By Emily Gerson, Content Marketing Specialist
So far, we’ve discussed technologies you may have seen (pavement markings or speed feedback signs), and ones you can't see (fiber and ethernet connections); now it's time for technology you actively experience as a driver. From dynamic signs, to travel time estimates and maps routing, you experience more technology-based traffic engineering than you may realize. This is the final part of the 3-part series on Technology and Your Drive.
Dynamic Message Signs (DMSs)
Large, digital signs called DMSs often hang over well-trafficked highways to notify drivers of changing conditions or news. These messages can change moment-to-moment and topics range from upcoming work zones and weather warnings to seatbelt reminders and Amber Alerts. Because messages can change so quickly to reflect the needs of the area, they are a great way to inform drivers of nonrecurring events that could affect their drive. Additionally, their size makes them difficult for drivers to miss. Operators can update messages remotely from Traffic Management Centers (TMCs).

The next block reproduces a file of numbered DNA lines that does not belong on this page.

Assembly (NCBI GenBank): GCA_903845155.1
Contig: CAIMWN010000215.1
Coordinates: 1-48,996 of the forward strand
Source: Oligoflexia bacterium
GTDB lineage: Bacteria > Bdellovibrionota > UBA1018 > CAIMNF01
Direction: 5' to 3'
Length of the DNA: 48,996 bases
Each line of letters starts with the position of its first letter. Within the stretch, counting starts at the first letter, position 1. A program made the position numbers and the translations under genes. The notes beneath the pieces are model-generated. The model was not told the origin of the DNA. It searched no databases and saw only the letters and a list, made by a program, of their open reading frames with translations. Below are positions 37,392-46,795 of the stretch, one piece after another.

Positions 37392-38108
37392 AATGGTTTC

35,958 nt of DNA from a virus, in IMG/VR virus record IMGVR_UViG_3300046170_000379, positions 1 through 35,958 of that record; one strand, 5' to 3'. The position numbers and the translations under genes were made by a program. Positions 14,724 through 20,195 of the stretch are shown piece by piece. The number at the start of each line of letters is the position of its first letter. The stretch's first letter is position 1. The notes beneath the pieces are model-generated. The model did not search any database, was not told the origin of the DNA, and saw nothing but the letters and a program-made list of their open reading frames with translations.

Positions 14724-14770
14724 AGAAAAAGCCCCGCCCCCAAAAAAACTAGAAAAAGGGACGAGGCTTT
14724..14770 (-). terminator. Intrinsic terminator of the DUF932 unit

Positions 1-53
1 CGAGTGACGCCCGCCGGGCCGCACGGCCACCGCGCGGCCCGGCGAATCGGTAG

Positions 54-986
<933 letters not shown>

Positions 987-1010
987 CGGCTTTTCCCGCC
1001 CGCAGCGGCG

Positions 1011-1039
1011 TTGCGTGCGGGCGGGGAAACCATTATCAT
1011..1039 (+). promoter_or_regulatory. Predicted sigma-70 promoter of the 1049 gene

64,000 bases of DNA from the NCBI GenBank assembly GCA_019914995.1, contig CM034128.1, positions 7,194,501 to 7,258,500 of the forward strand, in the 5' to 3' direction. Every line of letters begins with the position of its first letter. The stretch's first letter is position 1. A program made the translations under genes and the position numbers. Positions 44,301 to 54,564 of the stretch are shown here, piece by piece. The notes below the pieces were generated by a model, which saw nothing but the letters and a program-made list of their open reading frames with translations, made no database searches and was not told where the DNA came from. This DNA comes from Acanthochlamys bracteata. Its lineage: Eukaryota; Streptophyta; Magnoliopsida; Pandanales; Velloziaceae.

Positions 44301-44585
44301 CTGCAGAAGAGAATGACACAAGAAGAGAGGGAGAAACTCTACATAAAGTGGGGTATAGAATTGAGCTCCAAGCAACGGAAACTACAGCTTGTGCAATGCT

Bluetooth technology is used to track travel time and keep it consistent from day-to-day. Installed Bluetooth travel time devices “devices pick up Bluetooth signals from mobile phones and match unique IDs between the devices to measure speed and travel time along corridors,” according to Devin Joslin, Traffic Operations Division Manager. This technology allows some travel times to be displayed on DMSs and agencies to perform analysis of event or incident impacts along corridors.
Real-time traveler information can now be communicated easily in multiple ways. TMC operators can update DMSs to alert drivers of incidents or road closures, navigation applications suggest alternate routes when congestion is detected, and websites such as CDOT’s CoTrip allow for trip planning based on up-to-date route conditions
Blank out signs
Another piece of technology that works to draw driver attention is blank out signs. The signs are connected to sensors and when the sensors go off, the signs will light up with a message specific for the drivers who tripped the sensor. Most traditionally, this technology is used to mitigate wrong-way driving. Wrong-way detection and blank out signs can minimize injuries and fatalities and are an effective, technology-driven communication method for drivers.
Overall, technology allows more driver-focused communications than it seems. These communications help to keep drivers as safe as possible and ensure their drive is as efficient as possible.